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|Title:||Microgeography and molecular epidemiology of malaria at the Thailand-Myanmar border in the malaria pre-elimination phase|
|Authors:||Daniel M. Parker|
Stephen A. Matthews
Ming Chieh Lee
Pennsylvania State University
University of California, Irvine
Bureau of Vector Borne Diseases
Dalian Institute of Biotechnology
|Keywords:||Immunology and Microbiology;Medicine|
|Citation:||Malaria Journal. Vol.14, No.1 (2015)|
|Abstract:||© 2015 Parker et al.; licensee BioMed Central. Background: Endemic malaria in Thailand continues to only exist along international borders. This pattern is frequently attributed to importation of malaria from surrounding nations. A microgeographical approach was used to investigate malaria cases in a study village along the Thailand-Myanmar border. Methods: Three mass blood surveys were conducted during the study period (July and December 2011, and May 2012) and were matched to a cohort-based demographic surveillance system. Blood slides and filter papers were taken from each participant. Slides were cross-verified by an expert microscopist and filter papers were analysed using nested PCR. Cases were then mapped to households and analysed using spatial statistics. A risk factor analysis was done using mixed effects logistic regression. Results: In total, 55 Plasmodium vivax and 20 Plasmodium falciparum cases (out of 547 participants) were detected through PCR, compared to six and two (respectively) cases detected by field microscopy. The single largest risk factor for infection was citizenship. Many study participants were ethnic Karen people with no citizenship in either Thailand or Myanmar. This subpopulation had over eight times the odds of malaria infection when compared to Thai citizens. Cases also appeared to cluster near a major drainage system and year-round water source within the study village. Conclusion: This research indicates that many cases of malaria remain undiagnosed in the region. The spatial and demographic clustering of cases in a sub-group of the population indicates either transmission within the Thai village or shared exposure to malaria vectors outside of the village. While it is possible that malaria is imported to Thailand from Myanmar, the existence of undetected infections, coupled with an ecological setting that is conducive to malaria transmission, means that indigenous transmission could also occur on the Thai side of the border. Improved, timely, and active case detection is warranted.|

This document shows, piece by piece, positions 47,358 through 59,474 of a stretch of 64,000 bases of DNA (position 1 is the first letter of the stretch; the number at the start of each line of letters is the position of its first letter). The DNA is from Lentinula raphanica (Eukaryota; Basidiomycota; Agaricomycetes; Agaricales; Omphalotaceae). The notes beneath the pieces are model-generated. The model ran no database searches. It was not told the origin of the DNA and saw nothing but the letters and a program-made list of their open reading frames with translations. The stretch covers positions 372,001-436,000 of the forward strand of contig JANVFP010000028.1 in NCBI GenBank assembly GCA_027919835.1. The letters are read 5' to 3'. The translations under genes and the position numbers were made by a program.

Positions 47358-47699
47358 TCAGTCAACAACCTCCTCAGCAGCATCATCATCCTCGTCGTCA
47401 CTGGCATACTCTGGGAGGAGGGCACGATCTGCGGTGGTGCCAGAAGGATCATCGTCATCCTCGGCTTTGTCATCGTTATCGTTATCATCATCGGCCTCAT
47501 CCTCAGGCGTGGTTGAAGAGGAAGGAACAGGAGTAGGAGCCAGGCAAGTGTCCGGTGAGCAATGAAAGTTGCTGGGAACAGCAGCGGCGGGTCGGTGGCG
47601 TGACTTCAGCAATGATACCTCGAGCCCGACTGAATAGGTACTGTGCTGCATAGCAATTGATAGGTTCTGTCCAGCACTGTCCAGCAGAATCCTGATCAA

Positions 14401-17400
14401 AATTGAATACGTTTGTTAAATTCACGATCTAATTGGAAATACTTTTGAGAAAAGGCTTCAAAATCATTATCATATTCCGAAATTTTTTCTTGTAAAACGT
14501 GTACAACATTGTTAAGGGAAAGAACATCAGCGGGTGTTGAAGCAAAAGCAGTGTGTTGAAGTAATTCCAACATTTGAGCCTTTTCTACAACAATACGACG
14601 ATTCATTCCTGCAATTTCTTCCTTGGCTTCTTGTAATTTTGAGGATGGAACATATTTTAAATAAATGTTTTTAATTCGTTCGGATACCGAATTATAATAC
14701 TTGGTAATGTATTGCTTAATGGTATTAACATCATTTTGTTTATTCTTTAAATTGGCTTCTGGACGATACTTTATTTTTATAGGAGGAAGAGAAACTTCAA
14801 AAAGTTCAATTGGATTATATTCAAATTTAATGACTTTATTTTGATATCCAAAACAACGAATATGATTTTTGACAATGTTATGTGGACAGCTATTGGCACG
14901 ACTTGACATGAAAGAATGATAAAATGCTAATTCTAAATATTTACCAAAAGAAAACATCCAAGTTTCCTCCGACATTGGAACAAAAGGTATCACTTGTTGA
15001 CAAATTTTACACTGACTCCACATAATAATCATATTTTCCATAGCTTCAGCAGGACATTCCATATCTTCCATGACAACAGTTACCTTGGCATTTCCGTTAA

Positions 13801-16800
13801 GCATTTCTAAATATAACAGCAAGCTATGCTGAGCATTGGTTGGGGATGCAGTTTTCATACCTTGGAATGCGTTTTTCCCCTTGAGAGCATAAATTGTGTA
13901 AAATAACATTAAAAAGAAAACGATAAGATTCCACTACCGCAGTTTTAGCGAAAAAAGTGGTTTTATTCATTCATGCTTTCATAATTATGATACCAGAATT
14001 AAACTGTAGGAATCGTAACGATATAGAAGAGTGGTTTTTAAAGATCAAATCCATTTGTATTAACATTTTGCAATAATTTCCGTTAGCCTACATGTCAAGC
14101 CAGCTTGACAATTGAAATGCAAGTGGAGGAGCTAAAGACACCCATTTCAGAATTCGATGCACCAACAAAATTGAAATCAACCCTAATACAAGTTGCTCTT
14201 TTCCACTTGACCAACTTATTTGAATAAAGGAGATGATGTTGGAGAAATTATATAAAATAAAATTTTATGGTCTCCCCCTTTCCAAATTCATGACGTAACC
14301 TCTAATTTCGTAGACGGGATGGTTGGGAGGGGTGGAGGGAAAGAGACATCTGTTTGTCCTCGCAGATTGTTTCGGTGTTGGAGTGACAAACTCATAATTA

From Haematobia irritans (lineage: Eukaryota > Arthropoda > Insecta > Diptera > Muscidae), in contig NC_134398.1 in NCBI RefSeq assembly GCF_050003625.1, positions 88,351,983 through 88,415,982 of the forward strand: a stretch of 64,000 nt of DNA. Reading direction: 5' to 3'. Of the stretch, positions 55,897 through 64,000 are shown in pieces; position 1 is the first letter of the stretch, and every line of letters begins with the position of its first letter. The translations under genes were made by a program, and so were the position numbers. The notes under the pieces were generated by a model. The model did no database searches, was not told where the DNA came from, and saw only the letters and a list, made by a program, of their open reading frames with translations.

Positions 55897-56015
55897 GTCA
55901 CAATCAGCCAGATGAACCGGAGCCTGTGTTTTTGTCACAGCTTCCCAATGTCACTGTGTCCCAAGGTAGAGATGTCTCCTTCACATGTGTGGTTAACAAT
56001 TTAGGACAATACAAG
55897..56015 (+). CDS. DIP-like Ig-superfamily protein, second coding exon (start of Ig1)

|Appears in Collections:||Scopus 2011-2015|
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